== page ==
Rahul Bansal, Director, BRD MediLabs said, “Due to various reasons, there is a shortage of some raw materials because of interrupted sale and movement from both inside and outside the country. But the difficulty of operations has led to an increase in the rates of APIs. Also, the operating costs of the units have gone up significantly because of sub-optimal production outputs. Whereas, because of the DPCO, the MRPs of drugs cannot be increased proportionately and therefore, for some of the products, it is difficult to maintain supplies. To avoid this state in the near future, the government should give some time-bound relief to the industry. It could take of these drugs from the DPCO list or offer some alternate solutions.”

S V Veeramani, Chairman and Managing Director, Fourrts Laboratories pointed out, “Raw materials prices have gone up by 20 to 30 per cent and we are also not getting them freely due to their production problems and transportation issues. Prices of some materials like Isopropyl alcohol (IPA) and other excipients have gone up by 100 per cent. Due to price controls, we also cannot increase the prices of finished formulations. We hope that NPPA will take note of the same and allow a proportionate price increase in genuine cases.”

Bhavin Mehta, Director, Kilitch Drugs said, “Within three months, paracetamol prices have skyrocketed without much increase in input costs, many exporters who have bid for tenders had to forgo their bids in order to curtail the losses, India has lost a great opportunity to capitalise the opportunities in these crucial times.”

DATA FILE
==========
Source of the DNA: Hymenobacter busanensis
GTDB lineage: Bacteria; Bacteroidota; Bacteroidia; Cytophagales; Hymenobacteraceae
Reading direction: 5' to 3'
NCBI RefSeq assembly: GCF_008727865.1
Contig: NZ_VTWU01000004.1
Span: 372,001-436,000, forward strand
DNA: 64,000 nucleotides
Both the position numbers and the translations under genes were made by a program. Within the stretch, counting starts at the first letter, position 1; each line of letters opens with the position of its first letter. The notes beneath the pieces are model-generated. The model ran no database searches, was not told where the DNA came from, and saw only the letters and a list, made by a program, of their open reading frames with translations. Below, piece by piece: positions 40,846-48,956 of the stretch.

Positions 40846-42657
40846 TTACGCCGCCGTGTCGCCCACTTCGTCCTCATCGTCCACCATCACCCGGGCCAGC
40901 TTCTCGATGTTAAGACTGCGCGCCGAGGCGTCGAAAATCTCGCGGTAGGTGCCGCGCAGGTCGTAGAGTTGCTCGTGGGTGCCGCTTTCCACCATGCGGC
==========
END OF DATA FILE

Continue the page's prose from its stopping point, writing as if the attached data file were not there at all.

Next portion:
Kuldeep Gupta Director, Vivek Pharmachem India informed, “For every API, which is the basic raw material for manufacturing of the medicines, our country is reliant on China and with China extending the new year holidays due to Coronavirus, there has been a severe shortage of raw material in the market. Due to non-availability of APIs and increase in demand, the rates have escalated by 150 per cent – 1000 per cent depending on the product as well as the demand and supply gaps. Besides, various additives, preservatives and expedients, which are required to prepare a dose form of any medicines are also not available in the market, and contributing to the increase in the prices of these raw materials.”

The WHO has recommended the use of hand sanitisers to prevent the spread of coronavirus. As a result, the prices of APIs used in these hand sanitisers have also jumped significantly. Isopropyl Alcohol, Carbomer and Glycerine have registered an increase in the price of per kg. They have risen from Rs 80 to Rs 250, from Rs 400 to Rs 3500 and from Rs 52 to Rs 95 respectively.

Addressing this issue, senior officials from the CDSCO cautioned, “To monitor the supply chain of all the medicines in the country, and prevent hoarding of these APIs, the CDSCO is constantly evaluating their market stock availability, and if anybody is found guilty, strict action will be taken against him/her.”

[email protected]

[email protected]

Leave A Reply

Your email address will not be published.

 Introducing Smart Autoinjector: Changing the paradigm of usability, cost & size
Know More?
close-image
Know Importance of using different levels of Controls
Register Now!
close-image